Playing Fantasy Football for Money in Iowa is Sticky Legally - News and Weather For The Quad Cities -

Playing Fantasy Football for Money in Iowa is Sticky Legally

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Fantasy football season is underway, and across the country, millions of sports fans are getting in on the fun.

But your fantasy football playing could actually be breaking the law, depending on where you live. In Iowa, playing for money is technically illegal.

For everyone, whether you're playing with friends or in a public pro league, the pay outs can be big.

But for Iowa residents who play fantasy football, if there's money on the line, they're breaking the law.

It's a fact that surprised a lot of sports fans we talked to in Davenport:

"That doesn't make any sense at all," said Chris Keimig, a Davenport resident who plays fantasy football every year.

Federal law actually allows it. But, technically, high stakes fantasy sports fall under Iowa's definition of illegal gambling.

Iowa is what's called a "chance state" - one of a handful in the country with state laws that prohibit or severely limit paying out winnings of a game if it involves an entry fee or if the outcome relies on an element of chance.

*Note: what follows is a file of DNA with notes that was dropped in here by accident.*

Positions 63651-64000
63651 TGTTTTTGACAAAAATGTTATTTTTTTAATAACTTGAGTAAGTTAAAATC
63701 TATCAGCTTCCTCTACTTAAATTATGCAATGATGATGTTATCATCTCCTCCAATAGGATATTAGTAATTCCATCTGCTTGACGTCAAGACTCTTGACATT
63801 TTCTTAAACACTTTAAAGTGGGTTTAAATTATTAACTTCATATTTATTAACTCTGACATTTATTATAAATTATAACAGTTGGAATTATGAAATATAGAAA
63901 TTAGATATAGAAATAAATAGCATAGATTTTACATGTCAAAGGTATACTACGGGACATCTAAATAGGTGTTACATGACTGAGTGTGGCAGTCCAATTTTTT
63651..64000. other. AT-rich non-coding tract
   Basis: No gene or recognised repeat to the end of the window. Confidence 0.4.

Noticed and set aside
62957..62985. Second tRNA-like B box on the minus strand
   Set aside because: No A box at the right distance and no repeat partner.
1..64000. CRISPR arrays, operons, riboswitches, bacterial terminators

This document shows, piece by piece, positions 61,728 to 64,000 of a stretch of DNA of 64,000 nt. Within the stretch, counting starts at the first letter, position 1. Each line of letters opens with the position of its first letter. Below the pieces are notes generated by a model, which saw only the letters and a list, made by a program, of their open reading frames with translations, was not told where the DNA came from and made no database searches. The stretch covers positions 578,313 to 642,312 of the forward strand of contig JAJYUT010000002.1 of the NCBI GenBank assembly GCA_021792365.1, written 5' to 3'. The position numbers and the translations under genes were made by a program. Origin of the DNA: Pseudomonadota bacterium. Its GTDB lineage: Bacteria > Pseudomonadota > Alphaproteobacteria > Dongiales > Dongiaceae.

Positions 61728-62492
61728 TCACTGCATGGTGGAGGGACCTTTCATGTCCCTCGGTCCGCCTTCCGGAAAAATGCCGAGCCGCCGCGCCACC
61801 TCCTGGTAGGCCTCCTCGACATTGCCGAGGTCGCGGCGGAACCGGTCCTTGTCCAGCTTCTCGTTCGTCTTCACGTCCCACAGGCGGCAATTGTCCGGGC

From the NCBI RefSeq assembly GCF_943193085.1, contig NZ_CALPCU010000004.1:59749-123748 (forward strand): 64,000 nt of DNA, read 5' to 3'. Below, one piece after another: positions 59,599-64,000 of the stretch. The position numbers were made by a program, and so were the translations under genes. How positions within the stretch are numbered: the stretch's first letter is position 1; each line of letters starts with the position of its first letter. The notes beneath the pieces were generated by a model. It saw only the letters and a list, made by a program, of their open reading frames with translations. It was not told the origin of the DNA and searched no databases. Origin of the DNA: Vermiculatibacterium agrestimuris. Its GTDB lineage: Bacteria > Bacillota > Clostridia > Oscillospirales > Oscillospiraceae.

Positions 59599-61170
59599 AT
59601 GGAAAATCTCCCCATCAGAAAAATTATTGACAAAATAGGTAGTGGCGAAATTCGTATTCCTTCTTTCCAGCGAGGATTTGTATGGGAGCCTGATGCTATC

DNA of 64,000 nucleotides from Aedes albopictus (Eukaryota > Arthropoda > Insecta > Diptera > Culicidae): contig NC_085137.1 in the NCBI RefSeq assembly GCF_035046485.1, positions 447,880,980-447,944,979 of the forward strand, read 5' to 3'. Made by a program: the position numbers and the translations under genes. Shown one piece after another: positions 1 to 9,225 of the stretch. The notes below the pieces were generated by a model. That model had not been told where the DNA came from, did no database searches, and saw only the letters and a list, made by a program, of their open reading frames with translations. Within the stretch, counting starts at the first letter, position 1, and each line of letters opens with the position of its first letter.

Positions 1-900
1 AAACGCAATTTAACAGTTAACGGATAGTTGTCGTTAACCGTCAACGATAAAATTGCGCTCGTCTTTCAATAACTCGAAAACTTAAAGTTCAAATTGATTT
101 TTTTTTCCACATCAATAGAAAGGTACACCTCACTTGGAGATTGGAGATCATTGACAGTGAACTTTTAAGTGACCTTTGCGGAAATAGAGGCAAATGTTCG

"I think that's surprising in the fact of all the other gambling that goes on," said Jamie Horst, who used to play fantasy football, but doesn't have a team this year.

Whether you agree with the law or not, some fantasy football players going head to head with their friends for money could land in trouble with authorities - if Iowa's law was fully enforced.

They also could face a good amount of trouble collecting their winnings.

It's important to read the fine print, especially when it come to the pro leagues. Some major fantasy sports providers will let Iowa residents play and pay the entry fee, but they won't pay out any winnings to Iowa residents. Their rules say Iowa residents are ineligible for prizes.

"That would be up to what the laws say, but if I'm playing, I should be entitled to my winnings," Horst said.

Still, most fantasy football players we talked to say they're not too worried about Iowa's law:

"Well, you have to arrest me then," Keimig laughed.

He says he still plans to keep a close eye on all the football games this season, and hope the authorities aren't looking too closely at him.

In March, a bill was introduced in the Iowa House to make fantasy sports for money legal, like it is in Illinois and most other states. That bill stalled in committee.

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